Dear English-speaking readers, this page is an automatic Google translation from a post originally written in French. My apologies for the weird sentences and the funny mistakes that could have been generated during the process. If you can read French, click on the French flag below to access the original text:
Nothing is more annoying to photograph than a seahorse-pygmy. Too small. Too much camouflaged. Too shy. But his delicate plastic is worth a few efforts.
After the mood pictures, place to macrophotography! In the waters of Weda Bay, at HalmaheraIn Indonesia, where I was in March 2013, I am lucky to have models of choice: seahorses-pygmies.
But photographing them is not easy. A real challenge, even ...
First concern, with these miniature sea horses: they are more than "pygmies", they are downright half-naked! ! ! To be able to observe them, some divers even take a magnifying glass under water with them. That is to say…
With their size of a centimeter (sometimes less), pygmy hyppocamps are really difficult to spot. We find them by patiently scrutinizing the branches of the huge sea fans of Weda Bay.
The quest looks a little like looking for a needle in a haystack, sometimes ... But we get there. The proof.
Fortunately, I am helped by the lynx eye of my Indonesian guide, Radyal.
He helps me to see them, in the huge fans of coral, and especially to find them, when, the mask stuck to the viewfinder of my box, I moved a few inches and lost sight of the branch where is hiding the little sea horse on which I set my sights. It takes patience and calm, to successfully photograph the seahorses-Pygmies.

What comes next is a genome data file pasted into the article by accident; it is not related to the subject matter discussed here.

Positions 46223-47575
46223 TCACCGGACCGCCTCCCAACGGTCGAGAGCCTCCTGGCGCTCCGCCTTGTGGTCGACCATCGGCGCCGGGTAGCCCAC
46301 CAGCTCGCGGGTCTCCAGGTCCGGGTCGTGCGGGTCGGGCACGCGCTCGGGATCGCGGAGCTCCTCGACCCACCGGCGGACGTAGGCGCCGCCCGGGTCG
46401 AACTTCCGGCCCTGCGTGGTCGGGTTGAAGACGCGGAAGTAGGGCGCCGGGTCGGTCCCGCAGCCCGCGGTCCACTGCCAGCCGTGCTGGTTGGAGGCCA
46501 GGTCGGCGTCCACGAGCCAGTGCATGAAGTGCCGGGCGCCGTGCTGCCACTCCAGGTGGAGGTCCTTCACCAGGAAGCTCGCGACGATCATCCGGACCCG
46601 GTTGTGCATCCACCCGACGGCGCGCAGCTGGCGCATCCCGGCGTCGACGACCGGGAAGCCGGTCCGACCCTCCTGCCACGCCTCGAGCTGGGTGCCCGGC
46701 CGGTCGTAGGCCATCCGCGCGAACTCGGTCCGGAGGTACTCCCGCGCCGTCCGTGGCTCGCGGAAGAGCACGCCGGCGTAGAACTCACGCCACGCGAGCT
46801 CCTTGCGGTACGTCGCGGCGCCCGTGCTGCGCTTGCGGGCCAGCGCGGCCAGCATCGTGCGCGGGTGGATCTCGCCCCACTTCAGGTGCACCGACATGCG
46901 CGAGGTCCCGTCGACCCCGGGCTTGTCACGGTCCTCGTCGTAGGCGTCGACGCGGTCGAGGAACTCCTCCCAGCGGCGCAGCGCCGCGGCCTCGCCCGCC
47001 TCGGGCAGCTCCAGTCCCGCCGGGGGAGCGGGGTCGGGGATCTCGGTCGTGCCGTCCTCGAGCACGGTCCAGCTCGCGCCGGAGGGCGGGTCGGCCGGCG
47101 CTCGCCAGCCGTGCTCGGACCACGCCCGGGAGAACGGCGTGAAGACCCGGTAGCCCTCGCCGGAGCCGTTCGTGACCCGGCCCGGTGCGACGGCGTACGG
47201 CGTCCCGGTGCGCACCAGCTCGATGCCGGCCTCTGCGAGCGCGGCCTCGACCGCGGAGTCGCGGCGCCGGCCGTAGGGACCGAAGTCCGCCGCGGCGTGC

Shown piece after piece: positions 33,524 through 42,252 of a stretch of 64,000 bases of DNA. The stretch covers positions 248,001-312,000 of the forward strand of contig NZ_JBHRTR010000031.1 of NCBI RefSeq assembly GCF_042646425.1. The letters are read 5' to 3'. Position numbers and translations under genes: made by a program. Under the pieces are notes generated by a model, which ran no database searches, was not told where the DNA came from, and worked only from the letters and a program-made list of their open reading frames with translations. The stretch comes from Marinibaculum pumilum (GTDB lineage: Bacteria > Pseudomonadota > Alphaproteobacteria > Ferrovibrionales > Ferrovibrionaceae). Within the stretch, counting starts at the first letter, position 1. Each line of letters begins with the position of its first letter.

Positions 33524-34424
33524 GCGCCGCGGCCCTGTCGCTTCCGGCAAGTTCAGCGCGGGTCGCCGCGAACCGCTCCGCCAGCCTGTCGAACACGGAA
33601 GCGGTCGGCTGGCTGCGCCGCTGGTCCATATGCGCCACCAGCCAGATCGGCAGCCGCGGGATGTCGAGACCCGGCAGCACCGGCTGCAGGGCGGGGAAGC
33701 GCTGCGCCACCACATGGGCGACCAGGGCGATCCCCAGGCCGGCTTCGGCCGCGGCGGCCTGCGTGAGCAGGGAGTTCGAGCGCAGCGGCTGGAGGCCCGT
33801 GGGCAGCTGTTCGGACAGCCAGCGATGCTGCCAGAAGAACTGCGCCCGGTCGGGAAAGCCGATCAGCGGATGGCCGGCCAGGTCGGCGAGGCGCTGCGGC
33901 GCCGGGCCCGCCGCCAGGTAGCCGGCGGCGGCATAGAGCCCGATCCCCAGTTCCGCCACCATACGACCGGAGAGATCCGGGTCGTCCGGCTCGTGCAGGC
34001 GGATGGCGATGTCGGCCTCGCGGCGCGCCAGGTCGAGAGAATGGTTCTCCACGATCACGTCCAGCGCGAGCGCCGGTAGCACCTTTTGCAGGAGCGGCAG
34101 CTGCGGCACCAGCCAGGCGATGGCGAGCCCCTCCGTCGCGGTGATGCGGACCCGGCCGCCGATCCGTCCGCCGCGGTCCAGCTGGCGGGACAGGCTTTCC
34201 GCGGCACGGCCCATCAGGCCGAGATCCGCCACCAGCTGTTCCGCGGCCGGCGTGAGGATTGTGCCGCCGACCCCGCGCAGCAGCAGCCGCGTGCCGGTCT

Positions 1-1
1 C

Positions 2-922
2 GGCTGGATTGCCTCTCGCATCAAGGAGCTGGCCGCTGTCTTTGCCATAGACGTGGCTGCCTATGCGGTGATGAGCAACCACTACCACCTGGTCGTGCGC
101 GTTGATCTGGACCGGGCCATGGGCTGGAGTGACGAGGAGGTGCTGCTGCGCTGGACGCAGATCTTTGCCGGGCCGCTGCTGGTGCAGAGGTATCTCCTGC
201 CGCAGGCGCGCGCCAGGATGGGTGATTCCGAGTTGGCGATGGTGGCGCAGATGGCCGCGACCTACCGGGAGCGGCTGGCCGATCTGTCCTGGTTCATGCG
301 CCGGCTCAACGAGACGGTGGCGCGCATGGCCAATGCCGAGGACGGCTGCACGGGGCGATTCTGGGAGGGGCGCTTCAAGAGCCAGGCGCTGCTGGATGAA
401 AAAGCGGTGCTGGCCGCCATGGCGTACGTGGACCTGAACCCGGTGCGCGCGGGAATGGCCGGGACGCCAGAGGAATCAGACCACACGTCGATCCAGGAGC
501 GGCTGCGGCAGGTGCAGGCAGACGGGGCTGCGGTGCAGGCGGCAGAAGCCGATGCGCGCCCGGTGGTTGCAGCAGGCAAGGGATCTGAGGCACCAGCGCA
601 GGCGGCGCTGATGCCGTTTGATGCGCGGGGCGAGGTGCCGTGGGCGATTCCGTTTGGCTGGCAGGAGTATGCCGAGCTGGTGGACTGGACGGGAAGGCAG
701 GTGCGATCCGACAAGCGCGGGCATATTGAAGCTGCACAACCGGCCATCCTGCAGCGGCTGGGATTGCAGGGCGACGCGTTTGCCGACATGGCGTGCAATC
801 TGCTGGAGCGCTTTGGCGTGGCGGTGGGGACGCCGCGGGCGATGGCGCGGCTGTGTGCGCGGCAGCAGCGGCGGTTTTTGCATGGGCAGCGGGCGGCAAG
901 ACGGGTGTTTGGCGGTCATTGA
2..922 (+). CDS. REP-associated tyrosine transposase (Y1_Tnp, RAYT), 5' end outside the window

We met two species during our dives at Weda.
Whoever has pink or orange bumps, which are used as camouflage in the gorgonians of the same color, it is a seahorse bargibanti. The little yellow with a bald head answers to the sweet name of Denise.
Second concern: small sea horses do not like to be photographed at all.
Whenever I point my macro lens at them, I get the same acrobat number around the Gorgon branch. Here they start to pivot gently on their coiled tail, the air of nothing, to go on the other side, ostentatiously turning my back ...
I breathe deeply, bypass the gorgon, take up position, readjust the angle of my flash and the opening of the case. And damn! Still missed.
The development is very delicate to succeed, on such small creatures, it is played to the millimeter. But their shyness adds to the difficulty.
And I really feel they are taunting me ... Hop! I still turn your back, I do not like the pictures.
The repetition of this subtle camouflage maneuver - once, twice, three times - it becomes very annoying!
But, by dint of perseverance, I still manage to draw the portrait.
And I'm kind of obstinate, must say ... Able to stay stuck in front of a gorgon for long minutes, under the benevolent eye of my guide, who patiently meshes his string of bubbles.
He's waiting for me to finish, to lead me to another coral fan, a few meters away. He has even done a little round-trip, to check that the gorgon is still inhabited, since its last passage, while I plague in my regulator because of the little cooperation of my tiny model.
On one of the gorgonians visited, we find a small family of sea horses. But there, I do not strive anymore. Impossible to have everyone on the photo.
I'm just doing some clichés, for the memory, with two seahorses in the frame. It's not so common to capture more than one at a time!
When the time comes for the first sorting of images, in the evening, on my MacBook Air, I eliminate a lot, without a qualm. But how far have I come from my very first images of seahorse-pygmy to compact, in 2008 (to see right here and the)…
I do a lot less "macro" since I have my new toy, the fisheye lens Tokina 10-17, great for underwater photos. But at Weda, the tiny sea horses have given me back the taste of "little".